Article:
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Supreme Court rules Prorogation of Parliament unlawful

Subject: Law/Brexit

Source: Supreme Court

In R (on the application of Miller) (Appellant) v The Prime Minister (Respondent) [2019] EWHC 2381 (QB)11/09/2019, Gina Miller applied to the English High Court for a judicial review on the questions:

(i) whether the decision of the Prime Minister to advise Her Majesty the Queen to prorogue Parliament is justiciable in the courts; and

(ii) if the decision is justiciable and the appeal is not academic, whether that advice was lawful.

The court ruled that to prorogue Parliament is not justiciable in Her Majesty's courts.

A similar result was reached in the action for judicial review made by Raymond McCord in the High Court of Northern Ireland in Belfast which alleged breaches of the Good Friday Agreement. The court held that was non-justiciable under Northern Irish law.

However, in the Scottish case Joanna Cherry QC MP and others v The Advocate General11/09/2019 the Court of Session found that the real purpose of the prorogation order was to restrict the time available for Parliamentary scrutiny of Government action and, in particular, the ongoing Brexit procedure. The prorogation was therefore unlawful and of no effect.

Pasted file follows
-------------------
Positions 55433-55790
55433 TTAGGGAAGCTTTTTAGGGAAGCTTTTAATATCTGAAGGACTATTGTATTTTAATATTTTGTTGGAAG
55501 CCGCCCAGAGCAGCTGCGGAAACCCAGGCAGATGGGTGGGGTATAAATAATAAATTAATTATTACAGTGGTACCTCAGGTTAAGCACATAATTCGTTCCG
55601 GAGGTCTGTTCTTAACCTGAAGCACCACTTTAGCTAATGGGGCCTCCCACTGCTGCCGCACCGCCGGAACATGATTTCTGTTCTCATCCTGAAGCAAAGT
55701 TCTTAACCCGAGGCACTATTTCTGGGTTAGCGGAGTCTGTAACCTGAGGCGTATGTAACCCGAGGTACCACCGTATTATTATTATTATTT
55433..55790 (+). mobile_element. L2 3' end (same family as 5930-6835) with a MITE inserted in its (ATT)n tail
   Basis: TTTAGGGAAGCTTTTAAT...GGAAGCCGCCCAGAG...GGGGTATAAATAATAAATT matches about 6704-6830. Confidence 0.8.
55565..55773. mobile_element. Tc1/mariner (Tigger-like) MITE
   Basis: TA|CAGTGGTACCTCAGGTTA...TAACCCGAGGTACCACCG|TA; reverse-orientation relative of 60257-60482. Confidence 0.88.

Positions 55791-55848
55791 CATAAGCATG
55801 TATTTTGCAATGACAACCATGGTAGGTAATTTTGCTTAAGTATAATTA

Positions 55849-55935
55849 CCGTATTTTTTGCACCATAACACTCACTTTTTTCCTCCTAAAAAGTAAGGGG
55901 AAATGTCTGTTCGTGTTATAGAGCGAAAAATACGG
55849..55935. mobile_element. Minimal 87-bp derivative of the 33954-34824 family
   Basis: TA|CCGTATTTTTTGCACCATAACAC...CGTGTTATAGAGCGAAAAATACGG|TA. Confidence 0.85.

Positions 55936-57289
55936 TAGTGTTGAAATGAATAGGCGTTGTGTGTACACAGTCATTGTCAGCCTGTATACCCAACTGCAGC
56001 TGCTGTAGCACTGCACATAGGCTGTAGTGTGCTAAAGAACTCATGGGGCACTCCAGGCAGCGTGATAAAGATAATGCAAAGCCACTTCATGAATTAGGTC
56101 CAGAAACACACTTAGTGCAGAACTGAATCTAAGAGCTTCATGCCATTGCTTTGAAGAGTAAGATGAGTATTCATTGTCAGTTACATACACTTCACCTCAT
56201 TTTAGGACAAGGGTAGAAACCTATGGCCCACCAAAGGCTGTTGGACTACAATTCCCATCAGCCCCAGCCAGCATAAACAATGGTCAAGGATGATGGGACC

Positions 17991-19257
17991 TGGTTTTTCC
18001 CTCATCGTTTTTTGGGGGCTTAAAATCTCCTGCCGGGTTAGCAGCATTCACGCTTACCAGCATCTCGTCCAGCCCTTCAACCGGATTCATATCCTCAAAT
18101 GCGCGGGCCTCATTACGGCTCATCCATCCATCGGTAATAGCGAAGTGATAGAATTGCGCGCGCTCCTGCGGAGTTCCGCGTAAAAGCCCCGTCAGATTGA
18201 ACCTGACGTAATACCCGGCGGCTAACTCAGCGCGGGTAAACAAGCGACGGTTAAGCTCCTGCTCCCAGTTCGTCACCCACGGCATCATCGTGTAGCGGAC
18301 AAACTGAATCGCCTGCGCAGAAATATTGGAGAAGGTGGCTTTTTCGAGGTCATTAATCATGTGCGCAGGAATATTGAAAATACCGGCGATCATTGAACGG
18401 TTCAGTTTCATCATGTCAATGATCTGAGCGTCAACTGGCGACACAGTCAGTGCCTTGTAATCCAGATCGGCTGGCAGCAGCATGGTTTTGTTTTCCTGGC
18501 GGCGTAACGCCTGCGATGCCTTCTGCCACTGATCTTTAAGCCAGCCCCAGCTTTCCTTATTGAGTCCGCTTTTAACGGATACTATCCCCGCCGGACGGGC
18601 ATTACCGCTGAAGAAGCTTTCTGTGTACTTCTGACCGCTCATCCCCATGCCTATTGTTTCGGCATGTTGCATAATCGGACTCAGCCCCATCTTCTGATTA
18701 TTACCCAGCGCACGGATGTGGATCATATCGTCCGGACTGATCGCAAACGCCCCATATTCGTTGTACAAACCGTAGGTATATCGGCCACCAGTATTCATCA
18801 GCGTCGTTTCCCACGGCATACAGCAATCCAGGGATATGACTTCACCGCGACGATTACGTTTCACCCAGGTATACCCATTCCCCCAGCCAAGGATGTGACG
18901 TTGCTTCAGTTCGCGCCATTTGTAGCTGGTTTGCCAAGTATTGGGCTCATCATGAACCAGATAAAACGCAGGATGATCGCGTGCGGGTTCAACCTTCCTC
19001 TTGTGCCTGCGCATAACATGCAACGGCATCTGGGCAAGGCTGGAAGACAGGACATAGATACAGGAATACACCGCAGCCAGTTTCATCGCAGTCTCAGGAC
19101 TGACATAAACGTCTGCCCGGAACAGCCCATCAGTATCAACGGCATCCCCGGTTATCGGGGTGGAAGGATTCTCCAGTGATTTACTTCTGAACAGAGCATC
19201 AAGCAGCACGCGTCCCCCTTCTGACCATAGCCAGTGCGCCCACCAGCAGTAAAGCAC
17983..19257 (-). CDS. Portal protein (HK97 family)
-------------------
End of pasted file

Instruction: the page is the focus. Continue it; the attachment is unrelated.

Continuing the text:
Appeals in both the Miller and Cherry cases were heard in the Supreme Court as

R (on the application of Miller) (Appellant) v The Prime Minister (Respondent)
Cherry and others (Respondents) v Advocate General for Scotland (Appellant) (Scotland).

Because of the importance of the case, a panel of 11 Justices was convened, the maximum number of serving Justices who are permitted to sit. In the unanimous judgment of all 11 Justices. The cases were heard from 17 to 19h September 2019. The court held that:

(i) the lawfulness of the Prime Minister’s advice to Her Majesty [to prorogue Parliament] was justiciable.

(ii) the limit on the power to prorogue was: that a decision to prorogue (or advise the monarch to prorogue) will be unlawful if the prorogation has the effect of frustrating or preventing, without reasonable justification, the ability of Parliament to carry out its constitutional functions as a legislature and as the body responsible for the supervision of the executive. In judging any justification which might be put forward, the court must of course be sensitive to the responsibilities and experience of the Prime Minister and proceed with appropriate caution.

(iii) The prorogation did have the effect of frustrating or preventing the ability of Parliament to carry out its constitutional functions without reasonable justification.

(iv) The court had that the Prime Minister’s advice to Her Majesty was unlawful, void and of no effect. This meant that the Order in Council to which it led was also unlawful, void and of no effect and should be quashed. This meant that when the Royal Commissioners walked into the House of Lords it was as if they walked in with a blank sheet of paper. The prorogation was also void and of no effect. Parliament has not been prorogued.

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